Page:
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Why You Shouldn’t Just Rely On Counting Calories

Whether it’s using a kilojoule counting app or keeping a food diary, many of us have attempted to stick to something like 8700kJ each day.  That’s roughly the amount of energy the average Australian should eat to maintain their weight (equivalent to around 2000 calories), or consume less of to lose weight.

But there’s more to it than simply tallying up the kilojoules you’re eating from food labels. It turns out not all kilojoules are equal: some foods are digested differently, so won’t affect your waistline as much as you’d think.  It seems highly processed foods are much easier for our bodies to digest, which increases our risk of weight gain because we don’t have to expend energy trying to extract their nutrients.  In fact, the further a food has to travel through our guts to get digested, the better when it comes to expending kilojoules.

High GI foods, such as honey, are absorbed quickly and easily by the small intestine, but foods like nuts have to travel through to the large intestine where bacteria get to work, trying to break down the fibrous material and protein.  That means more energy is used by the body — which technically reduces the number of kilojoules we can absorb, and therefore reduces our chance of weight gain.

One study found that eating a whole food requires twice as much energy for digesting as a processed food with the equivalent kilojoules, which increases the likelihood of our body storing energy (that is, putting on fat) from the processed option. According to Scientific American, proteins require our bodies to use 10 to 20 times more heat energy than fats to digest, yet food packaging doesn’t take this into account on the kilojoule count on the side of a box or packet.

Nutritionist Dr Rosemary Stanton told Coach that emerging research is showing our bodies don’t seem to absorb all of the kilohoules in nuts.  “We have probably been overestimating the number of calories in nuts,” she says.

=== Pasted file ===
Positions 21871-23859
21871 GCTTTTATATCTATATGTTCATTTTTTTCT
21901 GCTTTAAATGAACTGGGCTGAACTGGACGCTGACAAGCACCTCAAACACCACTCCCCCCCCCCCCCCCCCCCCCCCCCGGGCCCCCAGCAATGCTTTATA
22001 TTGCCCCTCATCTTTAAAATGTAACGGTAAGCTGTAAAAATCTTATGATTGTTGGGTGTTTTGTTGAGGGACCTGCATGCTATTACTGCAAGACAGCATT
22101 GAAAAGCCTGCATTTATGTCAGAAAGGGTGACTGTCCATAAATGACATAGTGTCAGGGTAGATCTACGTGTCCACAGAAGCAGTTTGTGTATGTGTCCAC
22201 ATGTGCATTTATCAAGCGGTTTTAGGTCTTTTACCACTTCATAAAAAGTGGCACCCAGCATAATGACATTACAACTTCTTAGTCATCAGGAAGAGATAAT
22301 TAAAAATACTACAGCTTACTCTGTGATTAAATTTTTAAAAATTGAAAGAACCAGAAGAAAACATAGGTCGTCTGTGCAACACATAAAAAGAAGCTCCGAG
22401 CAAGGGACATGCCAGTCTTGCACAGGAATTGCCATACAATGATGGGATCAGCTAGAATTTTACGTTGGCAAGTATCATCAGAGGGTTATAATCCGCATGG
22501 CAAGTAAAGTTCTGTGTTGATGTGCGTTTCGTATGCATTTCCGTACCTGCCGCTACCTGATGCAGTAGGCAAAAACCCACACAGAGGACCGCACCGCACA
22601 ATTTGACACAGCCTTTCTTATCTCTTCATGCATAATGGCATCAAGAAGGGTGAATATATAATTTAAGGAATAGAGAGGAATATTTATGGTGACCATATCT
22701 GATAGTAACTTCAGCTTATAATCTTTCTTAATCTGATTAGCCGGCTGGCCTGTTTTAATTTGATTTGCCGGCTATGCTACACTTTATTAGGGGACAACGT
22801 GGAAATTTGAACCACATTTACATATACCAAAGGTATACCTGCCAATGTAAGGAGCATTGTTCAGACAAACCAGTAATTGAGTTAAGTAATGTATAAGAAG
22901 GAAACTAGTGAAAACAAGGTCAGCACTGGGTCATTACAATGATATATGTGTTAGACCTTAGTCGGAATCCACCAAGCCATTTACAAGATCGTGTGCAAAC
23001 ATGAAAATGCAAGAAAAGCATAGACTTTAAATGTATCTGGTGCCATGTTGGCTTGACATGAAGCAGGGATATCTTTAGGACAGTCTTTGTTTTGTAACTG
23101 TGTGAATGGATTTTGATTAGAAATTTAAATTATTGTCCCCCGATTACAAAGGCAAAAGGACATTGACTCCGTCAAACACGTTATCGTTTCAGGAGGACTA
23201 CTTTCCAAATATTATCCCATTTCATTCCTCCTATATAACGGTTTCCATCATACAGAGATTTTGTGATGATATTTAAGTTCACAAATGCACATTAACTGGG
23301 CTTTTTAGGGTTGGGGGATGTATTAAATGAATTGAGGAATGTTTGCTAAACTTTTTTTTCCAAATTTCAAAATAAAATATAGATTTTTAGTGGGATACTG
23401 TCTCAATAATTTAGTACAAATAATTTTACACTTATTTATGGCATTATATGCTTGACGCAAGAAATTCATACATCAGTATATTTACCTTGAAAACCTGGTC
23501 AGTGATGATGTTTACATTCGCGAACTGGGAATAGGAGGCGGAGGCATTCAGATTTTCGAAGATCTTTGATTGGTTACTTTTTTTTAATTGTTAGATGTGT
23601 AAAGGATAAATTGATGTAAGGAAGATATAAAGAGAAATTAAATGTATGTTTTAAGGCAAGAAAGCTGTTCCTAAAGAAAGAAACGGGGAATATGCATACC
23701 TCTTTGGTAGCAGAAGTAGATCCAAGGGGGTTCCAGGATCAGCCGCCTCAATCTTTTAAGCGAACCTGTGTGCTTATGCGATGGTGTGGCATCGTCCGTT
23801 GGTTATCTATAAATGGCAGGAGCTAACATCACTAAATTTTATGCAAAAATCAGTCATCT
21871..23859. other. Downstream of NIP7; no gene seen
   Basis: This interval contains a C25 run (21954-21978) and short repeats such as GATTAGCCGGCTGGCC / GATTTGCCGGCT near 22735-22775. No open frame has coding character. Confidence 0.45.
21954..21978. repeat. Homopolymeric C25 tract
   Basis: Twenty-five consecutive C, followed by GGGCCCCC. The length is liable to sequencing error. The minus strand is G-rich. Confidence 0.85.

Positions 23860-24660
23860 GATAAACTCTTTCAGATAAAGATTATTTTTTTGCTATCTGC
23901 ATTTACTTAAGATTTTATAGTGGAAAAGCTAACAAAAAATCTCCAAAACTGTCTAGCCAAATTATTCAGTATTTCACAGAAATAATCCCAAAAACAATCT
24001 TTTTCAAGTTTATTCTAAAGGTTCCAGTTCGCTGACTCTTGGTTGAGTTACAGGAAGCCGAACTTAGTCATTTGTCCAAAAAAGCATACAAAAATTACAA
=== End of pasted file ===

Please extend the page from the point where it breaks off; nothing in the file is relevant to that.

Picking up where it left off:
Dr Stanton says studies into people who eat lots of nuts show they don’t gain as much weight as you would expect.  “[One reason for that] is that nuts are quite filling, so when people eat nuts they can be quite satisfied by 10 almonds and don’t want to have two ice-creams and a Coca-Cola,” she says.   The other factor is that some of the calories in nuts aren’t available to the body.

“Nuts have quite a lot of fat but it’s bound up with fibre and protein. It appears that we don’t extract all of the fat and a lot of it ends up in the bowel and is excreted in the faeces,” Dr Stanton explains.  “Partly [people who eat lots of nuts] are not hungry enough to eat other things, but partly because some of those fats seem to go through and end up in the loo.”  One study found the average person will absorb just 536 kilojoules from a handful of almonds that are labelled as having 711.  “If they’re eating salted peanuts while they are drinking beer it’s obviously going to be different,” Dr Stanton points out.

See http://coach.nine.com.au/2016/12/05/11/33/not-all-kilojoules-are-equal#lli2dc3sSVcfcpU8.99 for the full article.

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